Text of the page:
Prior to [Buffy], I had done mostly comedies and thought of myself as a comedic actress. They kind of dragged me kicking and screaming into drama.

Inspired by the story of H.H. Holmes, one of the first documented serial killers at the end of the 19th century who built a booby-trapped hotel and killed up to 200 people, Andrew C. Erin’s Havenhurst is not a groundbreaking horror film by any stretch of the imagination. But it’s a neat metaphor for addiction. Imagine an organization like AA punishing drunks and junkies for getting high, with a big goon dishing out tough love on offenders, quite literally turning them inside out.

Jackie (Julie Benz) is in need of some help. A recovering addict fresh out of rehab, the guilt surrounding the death of her child is consuming her every thought. Jackie needs a place to stay. She takes refuge at Havenhurst, which appears to be a godsend. Unlike other properties you might find around Manhattan, the beautiful gothic apartment complex extends its hand to charity cases: folks ranging from reformed streetwalkers to the most violent pedophiles. Here, the rent is what you can afford. The cardinal-rule is simple enough: don’t fall back to your old ways and you can stay indefinitely. But there’s something else that’s drawing her in: Jackie’s rehab friend Danielle (Danielle Harris) was staying here, before she vanished. Now she’s on a mission to find her with the assistance of a detective (Josh Stamberg) and the troubled young girl living next door (Belle Shouse). Add to this Havenhurst’s icy landlord (Fionnula Flanagan) and her unsavory maintenance guy son (Matt Lasky), welcoming new arrivals just as quickly as they would see them out.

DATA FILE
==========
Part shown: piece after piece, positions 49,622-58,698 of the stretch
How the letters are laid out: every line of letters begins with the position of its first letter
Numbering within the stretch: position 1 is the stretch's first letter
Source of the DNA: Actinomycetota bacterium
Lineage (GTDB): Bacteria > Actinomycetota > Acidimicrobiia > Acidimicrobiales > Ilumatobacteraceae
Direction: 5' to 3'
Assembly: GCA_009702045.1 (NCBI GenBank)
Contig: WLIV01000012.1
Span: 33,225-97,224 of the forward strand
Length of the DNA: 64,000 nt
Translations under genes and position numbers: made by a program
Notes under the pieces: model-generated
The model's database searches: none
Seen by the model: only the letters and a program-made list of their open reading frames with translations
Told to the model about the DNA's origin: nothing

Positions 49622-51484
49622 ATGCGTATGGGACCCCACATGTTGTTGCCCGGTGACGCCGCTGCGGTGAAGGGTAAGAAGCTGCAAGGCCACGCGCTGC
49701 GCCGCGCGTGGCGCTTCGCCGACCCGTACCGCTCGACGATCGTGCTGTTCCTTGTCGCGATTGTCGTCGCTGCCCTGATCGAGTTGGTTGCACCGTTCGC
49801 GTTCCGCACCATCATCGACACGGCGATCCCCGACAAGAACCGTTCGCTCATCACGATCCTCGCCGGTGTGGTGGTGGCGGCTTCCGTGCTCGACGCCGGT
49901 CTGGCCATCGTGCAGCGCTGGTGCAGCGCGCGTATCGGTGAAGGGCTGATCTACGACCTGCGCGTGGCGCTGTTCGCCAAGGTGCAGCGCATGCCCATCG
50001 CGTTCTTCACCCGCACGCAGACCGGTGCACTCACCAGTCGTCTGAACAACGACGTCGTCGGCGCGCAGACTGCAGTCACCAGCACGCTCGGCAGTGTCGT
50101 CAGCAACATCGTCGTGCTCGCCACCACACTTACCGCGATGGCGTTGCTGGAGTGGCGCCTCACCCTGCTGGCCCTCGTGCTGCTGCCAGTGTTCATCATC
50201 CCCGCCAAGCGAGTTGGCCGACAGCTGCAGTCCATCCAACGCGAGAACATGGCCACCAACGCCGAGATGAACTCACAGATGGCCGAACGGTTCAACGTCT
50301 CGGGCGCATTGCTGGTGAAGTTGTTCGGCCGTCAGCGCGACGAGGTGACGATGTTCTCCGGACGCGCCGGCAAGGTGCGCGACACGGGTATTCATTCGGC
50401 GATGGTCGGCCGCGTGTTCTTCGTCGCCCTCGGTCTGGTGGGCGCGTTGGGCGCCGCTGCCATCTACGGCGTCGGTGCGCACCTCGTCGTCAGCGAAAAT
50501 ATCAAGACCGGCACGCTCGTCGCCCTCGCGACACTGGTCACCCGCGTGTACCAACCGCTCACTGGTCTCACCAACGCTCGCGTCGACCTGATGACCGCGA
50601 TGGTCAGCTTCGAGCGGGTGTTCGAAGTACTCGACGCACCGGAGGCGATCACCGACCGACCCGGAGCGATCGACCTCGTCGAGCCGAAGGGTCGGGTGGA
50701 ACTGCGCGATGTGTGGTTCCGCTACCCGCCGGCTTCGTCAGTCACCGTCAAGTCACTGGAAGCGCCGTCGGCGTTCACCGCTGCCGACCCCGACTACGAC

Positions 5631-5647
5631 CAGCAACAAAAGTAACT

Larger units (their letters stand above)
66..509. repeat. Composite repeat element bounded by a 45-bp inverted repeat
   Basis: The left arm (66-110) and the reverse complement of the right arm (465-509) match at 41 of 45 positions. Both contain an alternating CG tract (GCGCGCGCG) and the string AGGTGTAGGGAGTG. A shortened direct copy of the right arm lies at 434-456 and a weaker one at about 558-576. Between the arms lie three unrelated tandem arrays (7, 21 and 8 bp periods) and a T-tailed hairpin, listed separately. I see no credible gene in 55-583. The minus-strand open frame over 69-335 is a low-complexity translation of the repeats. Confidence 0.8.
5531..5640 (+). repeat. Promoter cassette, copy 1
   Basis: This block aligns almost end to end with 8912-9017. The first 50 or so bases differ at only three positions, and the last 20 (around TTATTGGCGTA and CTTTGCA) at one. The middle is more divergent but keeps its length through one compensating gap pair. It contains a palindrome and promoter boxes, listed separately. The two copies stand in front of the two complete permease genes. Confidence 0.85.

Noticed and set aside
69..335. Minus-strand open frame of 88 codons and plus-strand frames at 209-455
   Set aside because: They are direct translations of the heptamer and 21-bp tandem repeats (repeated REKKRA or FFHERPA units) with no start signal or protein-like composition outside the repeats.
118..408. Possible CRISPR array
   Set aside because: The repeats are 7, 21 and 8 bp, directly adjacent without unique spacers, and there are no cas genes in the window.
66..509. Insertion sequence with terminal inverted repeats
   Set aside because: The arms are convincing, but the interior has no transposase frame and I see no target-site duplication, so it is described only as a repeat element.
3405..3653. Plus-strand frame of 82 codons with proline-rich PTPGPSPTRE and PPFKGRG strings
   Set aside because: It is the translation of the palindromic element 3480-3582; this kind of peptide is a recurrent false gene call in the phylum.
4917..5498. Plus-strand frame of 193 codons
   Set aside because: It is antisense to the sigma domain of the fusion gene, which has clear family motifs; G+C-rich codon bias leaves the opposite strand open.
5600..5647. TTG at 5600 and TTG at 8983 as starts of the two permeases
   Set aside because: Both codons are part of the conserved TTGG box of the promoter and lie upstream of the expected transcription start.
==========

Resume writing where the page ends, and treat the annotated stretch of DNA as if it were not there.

Most residents at Havenhurst will get “evicted”—addiction is a beast, after all. This is where our shadowy foe comes in, always concealed behind false walls, escape routes, and trapdoors the property is honeycombed with. All passages lead to a torture chamber where characters soon find themselves in the grinder, or actually worse, the furnace, which adds a dynamic urgency to the film’s proceedings. The nameless figure is the lord high executioner of this veritable murder castle.